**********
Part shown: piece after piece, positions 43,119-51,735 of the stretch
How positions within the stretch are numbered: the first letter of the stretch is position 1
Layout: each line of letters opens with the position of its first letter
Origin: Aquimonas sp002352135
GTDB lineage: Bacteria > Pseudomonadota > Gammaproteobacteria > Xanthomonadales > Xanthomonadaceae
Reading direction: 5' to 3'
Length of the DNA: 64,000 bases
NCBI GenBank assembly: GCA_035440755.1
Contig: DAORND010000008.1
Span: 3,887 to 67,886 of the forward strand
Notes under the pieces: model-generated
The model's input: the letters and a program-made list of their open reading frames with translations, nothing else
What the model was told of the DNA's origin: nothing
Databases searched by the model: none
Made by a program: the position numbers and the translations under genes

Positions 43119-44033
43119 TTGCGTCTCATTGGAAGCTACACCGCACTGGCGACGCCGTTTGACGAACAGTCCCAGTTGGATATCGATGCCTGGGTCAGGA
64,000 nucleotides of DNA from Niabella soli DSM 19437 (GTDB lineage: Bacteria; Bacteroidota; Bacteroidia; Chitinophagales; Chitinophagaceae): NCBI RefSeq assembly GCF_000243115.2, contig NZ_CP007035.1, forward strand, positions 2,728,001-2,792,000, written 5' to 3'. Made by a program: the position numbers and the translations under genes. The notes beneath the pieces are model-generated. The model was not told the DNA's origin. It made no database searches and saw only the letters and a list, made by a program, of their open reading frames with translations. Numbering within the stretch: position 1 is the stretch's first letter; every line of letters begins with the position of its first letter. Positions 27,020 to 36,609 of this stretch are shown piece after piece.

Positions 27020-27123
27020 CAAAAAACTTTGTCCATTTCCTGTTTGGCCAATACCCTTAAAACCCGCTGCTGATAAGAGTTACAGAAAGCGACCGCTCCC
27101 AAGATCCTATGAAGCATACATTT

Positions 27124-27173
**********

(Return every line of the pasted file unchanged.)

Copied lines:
Part shown: piece after piece, positions 43,119-51,735 of the stretch
How positions within the stretch are numbered: the first letter of the stretch is position 1
Layout: each line of letters opens with the position of its first letter
Origin: Aquimonas sp002352135
GTDB lineage: Bacteria > Pseudomonadota > Gammaproteobacteria > Xanthomonadales > Xanthomonadaceae
Reading direction: 5' to 3'
Length of the DNA: 64,000 bases
NCBI GenBank assembly: GCA_035440755.1
Contig: DAORND010000008.1
Span: 3,887 to 67,886 of the forward strand
Notes under the pieces: model-generated
The model's input: the letters and a program-made list of their open reading frames with translations, nothing else
What the model was told of the DNA's origin: nothing
Databases searched by the model: none
Made by a program: the position numbers and the translations under genes

Positions 43119-44033
43119 TTGCGTCTCATTGGAAGCTACACCGCACTGGCGACGCCGTTTGACGAACAGTCCCAGTTGGATATCGATGCCTGGGTCAGGA
64,000 nucleotides of DNA from Niabella soli DSM 19437 (GTDB lineage: Bacteria; Bacteroidota; Bacteroidia; Chitinophagales; Chitinophagaceae): NCBI RefSeq assembly GCF_000243115.2, contig NZ_CP007035.1, forward strand, positions 2,728,001-2,792,000, written 5' to 3'. Made by a program: the position numbers and the translations under genes. The notes beneath the pieces are model-generated. The model was not told the DNA's origin. It made no database searches and saw only the letters and a list, made by a program, of their open reading frames with translations. Numbering within the stretch: position 1 is the stretch's first letter; every line of letters begins with the position of its first letter. Positions 27,020 to 36,609 of this stretch are shown piece after piece.

Positions 27020-27123
27020 CAAAAAACTTTGTCCATTTCCTGTTTGGCCAATACCCTTAAAACCCGCTGCTGATAAGAGTTACAGAAAGCGACCGCTCCC
27101 AAGATCCTATGAAGCATACATTT

Positions 27124-27173